We’re increasingly using online and mobile banking, but it’s not going to make human customer service go away.
In fact Westpac’s newly transformed banking platform is designed as much to get in touch with real people as it is to do more services for ourselves away from branches.
The aim of the platform, planned to be in use among all Westpac customers early next year, is a consistent experience whether on a desktop or mobile device and one that flows easily to conversations with its staff.
“The opportunity for us is to build a far more personalised experience with customers,” says general manager of retail banking Ian Blair. “That doesn’t mean branches or bankers will disappear. It actually frees up the time of our bankers to have deeper and better quality discussions with customers as they use technology more and more for their transactional needs.”
The responsive platform is part of a $15 million, 18 month programme by Westpac and will initially offer the 100 banking services Westpac currently offers online and will add another 50, including live chat.
Some of the new online features will include enhanced search, budget and savings capability and the ability to originate most product and service applications that currently require a visit to a branch or phone call to a contact centre, says Westpac.
Data from in and outside Westpac gives weight to growth in online and mobile banking and customers wanting a more personalised banking experience, says Blair.
He cited Juniper and Forrester research that showed 200 million customers would make banking transactions using a tablet by 2017, while Google says 30 percent of Kiwis would rather give up their TV than their smartphone.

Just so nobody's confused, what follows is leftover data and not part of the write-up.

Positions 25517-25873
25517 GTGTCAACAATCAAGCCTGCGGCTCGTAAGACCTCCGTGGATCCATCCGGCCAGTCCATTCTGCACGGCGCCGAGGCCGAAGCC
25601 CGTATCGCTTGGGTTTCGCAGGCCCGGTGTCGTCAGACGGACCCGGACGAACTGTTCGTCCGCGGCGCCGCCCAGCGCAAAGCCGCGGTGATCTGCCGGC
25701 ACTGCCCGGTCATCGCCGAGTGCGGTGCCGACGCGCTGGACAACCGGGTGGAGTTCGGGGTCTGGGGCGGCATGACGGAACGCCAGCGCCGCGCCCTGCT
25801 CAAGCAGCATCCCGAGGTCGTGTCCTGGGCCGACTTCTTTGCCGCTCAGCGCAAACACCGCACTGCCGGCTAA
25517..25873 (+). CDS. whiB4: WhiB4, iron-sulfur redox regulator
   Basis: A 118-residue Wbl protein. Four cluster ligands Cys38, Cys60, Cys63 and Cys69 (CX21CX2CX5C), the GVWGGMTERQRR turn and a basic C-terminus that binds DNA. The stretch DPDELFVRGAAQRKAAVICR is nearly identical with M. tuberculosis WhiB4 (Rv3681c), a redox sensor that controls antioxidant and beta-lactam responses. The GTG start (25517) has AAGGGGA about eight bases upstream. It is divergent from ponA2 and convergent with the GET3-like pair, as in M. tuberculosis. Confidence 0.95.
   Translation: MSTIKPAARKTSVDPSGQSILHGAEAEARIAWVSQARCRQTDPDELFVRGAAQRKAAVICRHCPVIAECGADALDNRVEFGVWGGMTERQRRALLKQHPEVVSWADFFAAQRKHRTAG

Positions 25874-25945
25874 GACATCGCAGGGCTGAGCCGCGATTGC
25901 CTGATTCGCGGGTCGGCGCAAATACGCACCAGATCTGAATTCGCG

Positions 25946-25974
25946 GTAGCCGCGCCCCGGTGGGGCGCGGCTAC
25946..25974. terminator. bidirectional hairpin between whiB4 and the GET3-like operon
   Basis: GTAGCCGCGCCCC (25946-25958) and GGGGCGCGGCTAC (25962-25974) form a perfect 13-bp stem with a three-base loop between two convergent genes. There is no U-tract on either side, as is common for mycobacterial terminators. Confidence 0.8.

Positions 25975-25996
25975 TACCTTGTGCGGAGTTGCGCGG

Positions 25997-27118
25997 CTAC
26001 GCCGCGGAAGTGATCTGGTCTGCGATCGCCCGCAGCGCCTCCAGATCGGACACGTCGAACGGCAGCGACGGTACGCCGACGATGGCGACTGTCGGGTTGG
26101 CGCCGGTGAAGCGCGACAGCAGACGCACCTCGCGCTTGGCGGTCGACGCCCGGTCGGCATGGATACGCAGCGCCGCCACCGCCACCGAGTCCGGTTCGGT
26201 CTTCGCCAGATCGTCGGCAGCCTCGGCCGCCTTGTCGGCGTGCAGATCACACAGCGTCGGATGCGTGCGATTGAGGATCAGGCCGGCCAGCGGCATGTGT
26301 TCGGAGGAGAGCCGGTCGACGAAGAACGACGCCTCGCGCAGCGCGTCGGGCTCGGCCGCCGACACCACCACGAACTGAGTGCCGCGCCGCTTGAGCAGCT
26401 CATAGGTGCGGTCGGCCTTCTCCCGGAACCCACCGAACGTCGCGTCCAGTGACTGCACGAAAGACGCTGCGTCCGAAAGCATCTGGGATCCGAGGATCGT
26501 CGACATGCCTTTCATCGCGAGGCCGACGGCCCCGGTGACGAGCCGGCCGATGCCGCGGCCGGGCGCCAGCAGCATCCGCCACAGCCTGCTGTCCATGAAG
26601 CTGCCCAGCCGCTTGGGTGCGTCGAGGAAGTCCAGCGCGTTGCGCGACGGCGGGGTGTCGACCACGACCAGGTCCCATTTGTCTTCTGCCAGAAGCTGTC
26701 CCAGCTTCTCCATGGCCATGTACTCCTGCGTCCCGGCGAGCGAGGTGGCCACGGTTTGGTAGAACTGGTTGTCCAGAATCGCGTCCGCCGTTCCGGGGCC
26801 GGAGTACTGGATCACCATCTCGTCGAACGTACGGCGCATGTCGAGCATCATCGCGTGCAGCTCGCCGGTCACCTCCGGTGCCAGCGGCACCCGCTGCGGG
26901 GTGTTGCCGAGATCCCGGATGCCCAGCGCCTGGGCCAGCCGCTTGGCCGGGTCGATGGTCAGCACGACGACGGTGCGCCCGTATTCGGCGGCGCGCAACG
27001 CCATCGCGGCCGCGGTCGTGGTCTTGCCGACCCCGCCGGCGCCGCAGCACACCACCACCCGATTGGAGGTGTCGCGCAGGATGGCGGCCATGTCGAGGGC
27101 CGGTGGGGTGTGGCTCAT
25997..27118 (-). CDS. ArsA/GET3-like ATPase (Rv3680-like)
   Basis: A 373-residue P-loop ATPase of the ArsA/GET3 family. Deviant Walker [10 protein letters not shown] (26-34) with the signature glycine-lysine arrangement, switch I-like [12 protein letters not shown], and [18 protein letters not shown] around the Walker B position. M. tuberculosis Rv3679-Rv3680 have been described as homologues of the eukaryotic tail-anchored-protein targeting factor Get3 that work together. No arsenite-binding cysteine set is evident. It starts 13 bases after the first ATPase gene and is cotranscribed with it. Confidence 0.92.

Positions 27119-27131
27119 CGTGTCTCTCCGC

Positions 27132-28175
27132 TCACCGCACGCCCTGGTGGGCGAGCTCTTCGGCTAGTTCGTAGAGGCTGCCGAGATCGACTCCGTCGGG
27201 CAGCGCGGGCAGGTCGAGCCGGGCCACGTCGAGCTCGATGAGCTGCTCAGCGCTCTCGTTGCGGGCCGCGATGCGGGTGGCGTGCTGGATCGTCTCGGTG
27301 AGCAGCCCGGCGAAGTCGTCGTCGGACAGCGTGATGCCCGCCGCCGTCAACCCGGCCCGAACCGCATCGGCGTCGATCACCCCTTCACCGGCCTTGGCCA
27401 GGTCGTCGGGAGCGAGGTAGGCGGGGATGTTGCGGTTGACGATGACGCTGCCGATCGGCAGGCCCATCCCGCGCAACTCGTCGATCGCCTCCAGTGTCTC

According to Cisco’s Customer Experience Report for retail banking in April, 63 percent are willing to virtually meet a financial advisor, 46 percent would open an account virtually and 30 percent use financial mobile applications.
Simon Pomeroy, head of digital banking and customer experience, says customers want “seamless and frictionless” ways to contact human beings, starting with digital channels. “You can drive personlisation and lead conversations through digital channels, but how do we have human beings there to manage customer experience in a very different way. We’re embracing this because our customers want this level of experience.”
Westpac says only a few banks globally have the type of device agnostic platform it’s developed. The bank’s 5000 New Zealand staff have been trialling the platform and it will be rolled out to 50,000 early adopters next month, then all customers by January.
The platform will be accompanied by a wrapped banking app to offer services alongside Cash Tank, its existing smartphone app for quick balance checks.
The 60-strong Westpac development team has been centralised and can make enhancements to Westpac’s platform 40 percent faster, it says, adding it aims to add new functionality to the platform every six to eight weeks. The team partnered with Wellington IT company Silverstripe to develop the platform.
The platform also integrates with accounting programmes Xero and MYOB and Westpac is talking to a third party about adding budgeting tools.